UNITED NATIONS - UN and U.S. officials Wednesday will request as much as $4 billion from international donors to help Haiti rebuild hope to "get it right" this time.
Haitian President René Préval is expected to unveil a $3.9 billion plan Wednesday to begin radically reshaping his country's post-earthquake economy and infrastructure. Organizers of Wednesday's conference hope to secure an infusion of $3.8 billion for reconstruction in the aftermath of the massive Jan. 12 earthquake.
Acutely aware of the limited success of past reconstruction efforts in the impoverished nation, UN officials said they would operate differently this time, working closely with the Haitian government, instead of around it.
In an opinion piece published in The Washington Post Monday, UN Secretary General Ban Ki-moon said the "challenge" is "not to rebuild but to build back better, to create a new Haiti." The country's reconstruction would require $11.5 billion over the next 10 years, he said.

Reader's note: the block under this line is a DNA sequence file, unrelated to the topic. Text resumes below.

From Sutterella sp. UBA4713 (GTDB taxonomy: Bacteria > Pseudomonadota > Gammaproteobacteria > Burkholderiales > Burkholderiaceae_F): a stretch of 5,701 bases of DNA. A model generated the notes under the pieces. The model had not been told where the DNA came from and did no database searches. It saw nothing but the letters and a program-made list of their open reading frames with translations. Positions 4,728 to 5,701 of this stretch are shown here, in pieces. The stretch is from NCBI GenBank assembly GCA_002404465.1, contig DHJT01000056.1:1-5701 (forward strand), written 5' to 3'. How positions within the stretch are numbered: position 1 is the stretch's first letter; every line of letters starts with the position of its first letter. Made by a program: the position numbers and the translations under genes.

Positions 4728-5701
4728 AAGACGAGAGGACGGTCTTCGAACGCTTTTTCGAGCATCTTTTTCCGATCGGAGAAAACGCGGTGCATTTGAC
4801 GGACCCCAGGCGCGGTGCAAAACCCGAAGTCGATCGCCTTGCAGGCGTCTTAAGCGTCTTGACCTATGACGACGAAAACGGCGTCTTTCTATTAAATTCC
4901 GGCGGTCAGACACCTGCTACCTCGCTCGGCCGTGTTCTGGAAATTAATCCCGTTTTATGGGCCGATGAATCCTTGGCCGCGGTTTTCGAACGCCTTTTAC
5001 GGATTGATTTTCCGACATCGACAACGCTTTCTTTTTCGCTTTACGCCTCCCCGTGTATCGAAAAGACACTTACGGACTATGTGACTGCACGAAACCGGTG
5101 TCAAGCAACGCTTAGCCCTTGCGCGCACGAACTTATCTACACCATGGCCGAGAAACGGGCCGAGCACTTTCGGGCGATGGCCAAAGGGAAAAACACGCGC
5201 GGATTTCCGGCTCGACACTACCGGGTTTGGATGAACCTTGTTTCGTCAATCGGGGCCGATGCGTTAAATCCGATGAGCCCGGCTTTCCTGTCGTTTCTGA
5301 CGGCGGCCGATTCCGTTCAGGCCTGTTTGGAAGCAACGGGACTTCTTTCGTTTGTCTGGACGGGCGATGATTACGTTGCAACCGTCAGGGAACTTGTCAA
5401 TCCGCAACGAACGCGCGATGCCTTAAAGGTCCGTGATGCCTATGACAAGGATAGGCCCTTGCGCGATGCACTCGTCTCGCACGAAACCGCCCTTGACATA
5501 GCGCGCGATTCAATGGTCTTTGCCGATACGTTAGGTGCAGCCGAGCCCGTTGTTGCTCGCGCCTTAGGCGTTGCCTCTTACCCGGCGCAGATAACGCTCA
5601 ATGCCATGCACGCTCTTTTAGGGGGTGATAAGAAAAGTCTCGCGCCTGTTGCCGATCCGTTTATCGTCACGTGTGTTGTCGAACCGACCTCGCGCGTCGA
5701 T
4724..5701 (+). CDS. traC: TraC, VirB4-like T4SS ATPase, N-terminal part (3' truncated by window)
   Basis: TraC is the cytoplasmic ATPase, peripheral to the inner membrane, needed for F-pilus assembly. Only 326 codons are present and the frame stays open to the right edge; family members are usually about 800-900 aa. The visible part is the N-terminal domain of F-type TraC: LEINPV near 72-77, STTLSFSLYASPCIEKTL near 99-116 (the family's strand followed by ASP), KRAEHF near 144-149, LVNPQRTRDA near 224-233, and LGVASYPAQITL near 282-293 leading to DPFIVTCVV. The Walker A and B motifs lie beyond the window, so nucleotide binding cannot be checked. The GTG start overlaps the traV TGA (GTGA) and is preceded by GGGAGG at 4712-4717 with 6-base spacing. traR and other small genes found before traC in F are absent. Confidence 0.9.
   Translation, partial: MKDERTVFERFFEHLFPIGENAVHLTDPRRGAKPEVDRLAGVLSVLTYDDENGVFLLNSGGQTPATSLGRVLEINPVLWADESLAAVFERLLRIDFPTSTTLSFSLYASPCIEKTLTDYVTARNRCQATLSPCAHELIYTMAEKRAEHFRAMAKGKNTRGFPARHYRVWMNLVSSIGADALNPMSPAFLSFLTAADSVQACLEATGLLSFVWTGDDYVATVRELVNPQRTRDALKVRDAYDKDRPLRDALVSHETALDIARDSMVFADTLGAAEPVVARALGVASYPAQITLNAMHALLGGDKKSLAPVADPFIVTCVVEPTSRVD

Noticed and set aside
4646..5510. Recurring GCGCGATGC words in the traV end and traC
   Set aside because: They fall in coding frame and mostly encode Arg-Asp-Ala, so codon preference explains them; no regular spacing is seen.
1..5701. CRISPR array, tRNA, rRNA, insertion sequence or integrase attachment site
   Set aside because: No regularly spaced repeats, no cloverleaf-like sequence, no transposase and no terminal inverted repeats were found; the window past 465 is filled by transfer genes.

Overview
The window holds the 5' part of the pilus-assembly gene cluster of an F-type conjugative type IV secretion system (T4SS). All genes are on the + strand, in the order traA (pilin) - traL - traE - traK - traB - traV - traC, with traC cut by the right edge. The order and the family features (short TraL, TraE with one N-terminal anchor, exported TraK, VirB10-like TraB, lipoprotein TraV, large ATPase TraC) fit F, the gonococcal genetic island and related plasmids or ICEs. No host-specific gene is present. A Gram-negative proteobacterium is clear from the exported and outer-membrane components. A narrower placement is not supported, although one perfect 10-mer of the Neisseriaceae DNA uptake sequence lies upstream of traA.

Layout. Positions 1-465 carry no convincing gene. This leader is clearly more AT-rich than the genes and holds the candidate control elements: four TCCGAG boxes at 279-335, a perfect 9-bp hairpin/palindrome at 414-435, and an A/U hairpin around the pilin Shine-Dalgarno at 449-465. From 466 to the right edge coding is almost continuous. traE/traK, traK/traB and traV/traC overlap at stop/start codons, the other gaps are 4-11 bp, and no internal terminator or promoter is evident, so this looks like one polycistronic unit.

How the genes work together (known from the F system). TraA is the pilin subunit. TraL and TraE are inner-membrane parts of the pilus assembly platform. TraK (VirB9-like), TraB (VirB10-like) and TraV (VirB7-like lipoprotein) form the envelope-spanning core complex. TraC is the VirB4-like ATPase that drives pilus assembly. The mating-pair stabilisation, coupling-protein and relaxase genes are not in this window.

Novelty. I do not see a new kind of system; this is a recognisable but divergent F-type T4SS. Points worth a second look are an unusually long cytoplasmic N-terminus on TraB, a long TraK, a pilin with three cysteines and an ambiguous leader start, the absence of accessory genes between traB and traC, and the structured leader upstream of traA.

Officials agree Haiti's needs are critical, with the hurricane season approaching while still hundreds of thousands of people remain living under tents.
The donor conference comes as The Washington Post reported an internal Obama administration assessment concluding the U.S. government has provided $4 billion in aid to Haiti since 1990 but "struggled to demonstrate lasting impact."
Seeking to turn that around, Secretary of State Hillary Clinton's chief of staff Cheryl Mills said Tuesday: "We are completely focused on how to build the capacity of the Haitian government effectively."
UN officials said aid will go to job creation, rebuilding the private sector and civil society, decentralizing economic activity and improving national security.